“The eternal problem of the human being is how to structure his waking hours. In this existential sense, the function of all social living is to lend mutual assistance to this project.”
~ Eric Berne.
A classmate of mine who was in his own business till age finally caught up with him handed over the business to his son and retired some six months ago. He however kept going to the office till his son finally told him to either stop or take the management back from him. He finally stopped going to work and came to find out from me how I manage to pass my time in retirement.
Yakob has been part of my family’s life since December 1990 when he came in as our gardener and handy man. Yakob was working as a peon in an establishment near our home and his employment with us was for before office hours.
Yakob hit the age of sixty by the end of February this year and had to retire from his position from the establishment where he was working. Since then, he has visibly deteriorated from a cheerful and happy go lucky fellow to a listless and cheerless individual. No amount of my trying to cheer him up helps.
Both these cases are typical of many retired people who do not know what to do with themselves during their waking hours.
To the former, I explained how I occupy myself with so many things that I find little time to do other non routine things. He just could not understand how I could read so much, solve crossword puzzles, blog, WhatsApp and so on as he never had the time to develop such or other interests during his working days. He left as disheartened as he was when he came in.
To the latter, I am trying to find some re-employment through other friends and hope to find something soon.
Retirement can be brutal if one had not developed some interests other than career related ones while still working.
The problem with Pravin, who has suggested this week’s topic, is that he is very much younger than I am and his touch with Behavioural Science is of a more recent origin than mine. I acquired my Masters degree in Management over fifty years ago whereas Pravin did just six years ago. He has also had some serious human behaviour problems to handle in his young years, which he did with aplomb. I may however be quite a bit off the mark in offering my take, from what Pravin would expect me to come up with.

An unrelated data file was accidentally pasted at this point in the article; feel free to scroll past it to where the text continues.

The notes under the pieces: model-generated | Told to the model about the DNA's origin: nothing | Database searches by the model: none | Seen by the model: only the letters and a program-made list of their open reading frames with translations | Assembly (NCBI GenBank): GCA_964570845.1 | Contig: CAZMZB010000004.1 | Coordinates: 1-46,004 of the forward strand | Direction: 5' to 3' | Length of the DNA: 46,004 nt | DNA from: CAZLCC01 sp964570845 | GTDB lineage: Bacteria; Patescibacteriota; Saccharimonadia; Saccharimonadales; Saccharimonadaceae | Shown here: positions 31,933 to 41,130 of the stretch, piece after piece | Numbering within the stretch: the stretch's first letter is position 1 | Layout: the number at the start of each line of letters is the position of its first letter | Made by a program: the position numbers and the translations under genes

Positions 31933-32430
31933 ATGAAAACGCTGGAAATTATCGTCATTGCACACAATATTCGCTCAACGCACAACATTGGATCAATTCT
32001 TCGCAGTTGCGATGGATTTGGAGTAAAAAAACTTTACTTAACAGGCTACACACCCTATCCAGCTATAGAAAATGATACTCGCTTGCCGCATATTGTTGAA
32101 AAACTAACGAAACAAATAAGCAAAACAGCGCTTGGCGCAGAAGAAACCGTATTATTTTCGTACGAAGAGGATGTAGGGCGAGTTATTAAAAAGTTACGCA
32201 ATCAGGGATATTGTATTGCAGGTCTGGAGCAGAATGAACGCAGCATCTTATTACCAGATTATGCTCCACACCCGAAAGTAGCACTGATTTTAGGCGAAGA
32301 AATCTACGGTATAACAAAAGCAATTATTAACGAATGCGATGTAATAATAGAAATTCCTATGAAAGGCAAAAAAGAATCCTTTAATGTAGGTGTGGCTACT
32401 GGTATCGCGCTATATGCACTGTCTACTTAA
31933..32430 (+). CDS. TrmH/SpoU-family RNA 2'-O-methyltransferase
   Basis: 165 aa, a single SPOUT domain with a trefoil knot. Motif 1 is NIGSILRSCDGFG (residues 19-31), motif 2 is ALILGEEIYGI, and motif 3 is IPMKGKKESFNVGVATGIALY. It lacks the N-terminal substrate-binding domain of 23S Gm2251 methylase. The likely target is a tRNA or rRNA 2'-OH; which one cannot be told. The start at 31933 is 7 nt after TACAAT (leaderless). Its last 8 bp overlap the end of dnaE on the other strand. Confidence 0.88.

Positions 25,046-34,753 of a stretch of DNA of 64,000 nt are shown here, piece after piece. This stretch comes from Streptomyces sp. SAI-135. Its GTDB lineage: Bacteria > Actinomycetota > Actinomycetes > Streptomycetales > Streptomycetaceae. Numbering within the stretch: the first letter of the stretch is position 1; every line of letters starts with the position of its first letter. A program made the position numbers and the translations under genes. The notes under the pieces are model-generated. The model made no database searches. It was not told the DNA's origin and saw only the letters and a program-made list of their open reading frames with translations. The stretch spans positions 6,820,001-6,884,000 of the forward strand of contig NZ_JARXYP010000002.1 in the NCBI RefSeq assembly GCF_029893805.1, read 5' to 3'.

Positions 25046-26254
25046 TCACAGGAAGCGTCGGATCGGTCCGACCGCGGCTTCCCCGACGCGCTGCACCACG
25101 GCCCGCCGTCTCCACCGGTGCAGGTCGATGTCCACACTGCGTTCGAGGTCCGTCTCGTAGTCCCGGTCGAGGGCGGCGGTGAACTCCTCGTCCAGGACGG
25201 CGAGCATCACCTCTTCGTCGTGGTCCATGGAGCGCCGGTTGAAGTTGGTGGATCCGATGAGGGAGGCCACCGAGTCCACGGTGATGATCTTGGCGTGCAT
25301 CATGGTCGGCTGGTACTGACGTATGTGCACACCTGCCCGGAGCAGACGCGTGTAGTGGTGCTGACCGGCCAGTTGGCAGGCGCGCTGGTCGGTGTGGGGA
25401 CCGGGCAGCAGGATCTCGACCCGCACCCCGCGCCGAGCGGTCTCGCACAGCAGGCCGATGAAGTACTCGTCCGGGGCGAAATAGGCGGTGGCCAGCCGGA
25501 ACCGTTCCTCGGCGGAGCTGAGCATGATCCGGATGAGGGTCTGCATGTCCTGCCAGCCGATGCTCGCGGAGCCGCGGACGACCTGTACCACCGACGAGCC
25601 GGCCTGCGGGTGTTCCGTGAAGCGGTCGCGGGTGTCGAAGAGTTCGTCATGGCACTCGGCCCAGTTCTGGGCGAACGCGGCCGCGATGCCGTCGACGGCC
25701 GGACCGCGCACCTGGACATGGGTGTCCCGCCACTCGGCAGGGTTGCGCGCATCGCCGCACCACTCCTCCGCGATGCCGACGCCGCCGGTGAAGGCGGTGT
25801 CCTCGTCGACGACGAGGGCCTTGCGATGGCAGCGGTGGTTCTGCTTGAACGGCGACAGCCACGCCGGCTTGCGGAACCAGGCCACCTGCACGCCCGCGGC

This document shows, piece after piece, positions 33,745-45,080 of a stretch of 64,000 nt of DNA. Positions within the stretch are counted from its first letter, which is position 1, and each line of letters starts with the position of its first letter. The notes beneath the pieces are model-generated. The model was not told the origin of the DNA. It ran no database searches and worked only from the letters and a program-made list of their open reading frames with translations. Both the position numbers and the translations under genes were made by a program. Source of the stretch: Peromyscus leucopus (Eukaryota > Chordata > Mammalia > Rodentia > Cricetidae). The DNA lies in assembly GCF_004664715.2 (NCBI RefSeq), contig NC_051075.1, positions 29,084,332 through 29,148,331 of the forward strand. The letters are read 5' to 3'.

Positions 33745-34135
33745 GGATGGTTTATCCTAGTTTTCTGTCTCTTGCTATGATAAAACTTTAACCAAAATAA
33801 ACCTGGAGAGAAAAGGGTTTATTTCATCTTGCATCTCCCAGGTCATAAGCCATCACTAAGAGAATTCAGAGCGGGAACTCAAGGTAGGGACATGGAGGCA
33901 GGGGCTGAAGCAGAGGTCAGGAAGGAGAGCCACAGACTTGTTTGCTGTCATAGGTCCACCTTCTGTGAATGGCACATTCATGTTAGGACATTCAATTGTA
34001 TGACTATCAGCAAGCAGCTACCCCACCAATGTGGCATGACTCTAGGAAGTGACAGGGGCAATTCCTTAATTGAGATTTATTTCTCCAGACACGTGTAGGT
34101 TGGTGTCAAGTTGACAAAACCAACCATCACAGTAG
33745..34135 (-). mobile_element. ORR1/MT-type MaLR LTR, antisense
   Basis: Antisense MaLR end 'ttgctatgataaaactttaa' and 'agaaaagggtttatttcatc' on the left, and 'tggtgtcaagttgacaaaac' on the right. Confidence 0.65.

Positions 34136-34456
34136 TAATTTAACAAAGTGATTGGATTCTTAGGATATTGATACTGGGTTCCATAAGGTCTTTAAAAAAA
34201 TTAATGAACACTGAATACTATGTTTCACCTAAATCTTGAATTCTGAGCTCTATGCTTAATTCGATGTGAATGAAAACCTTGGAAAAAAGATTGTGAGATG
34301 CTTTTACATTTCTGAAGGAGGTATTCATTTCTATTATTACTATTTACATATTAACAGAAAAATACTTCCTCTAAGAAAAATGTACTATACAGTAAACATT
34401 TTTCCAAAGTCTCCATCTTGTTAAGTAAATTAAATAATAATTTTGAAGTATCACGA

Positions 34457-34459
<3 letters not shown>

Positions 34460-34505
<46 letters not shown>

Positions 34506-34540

Human behaviour, in my not so humble opinion can be explained in one word. Unpredictable. No science would ever be able to come up with solutions for such unpredictability, but the student would be able to simply identify the possible cause for such behaviour.
There was a period of time in my past, well after I had formally studied Behavioural Science, when I studied human behaviour with a great deal of vigour as I was in the rat race and felt that such a study would help me deal with such unpredictability. Among the most useful books that I studied and which helped me somewhat were three notable ones starting with The Anatomy Of Power by J K Galbraith; I Am Ok You Are Ok by T A Harris and and Games People Play by Eric Berne.
These books helped, but only to a limited extent because by nature human beings behave in unpredictable ways. So, I gave up trying to understand and come up with strategies to handle behaviour, and accepted whatever came my way but behaved in the way that I felt, rather than thought as being appropriate for the occasion. By and large that strategy has worked and I have not had any major hiccups in my interpersonal relationships including some very unpleasant ones which I survived.
I continue to use the same strategy and am quite comfortable with the results that I experience.
Pravin has suggested this week’s topic. You can see what the other writers of the LBC have to say in their respective blogs. Maria, Pravin, Ashok and Shackman.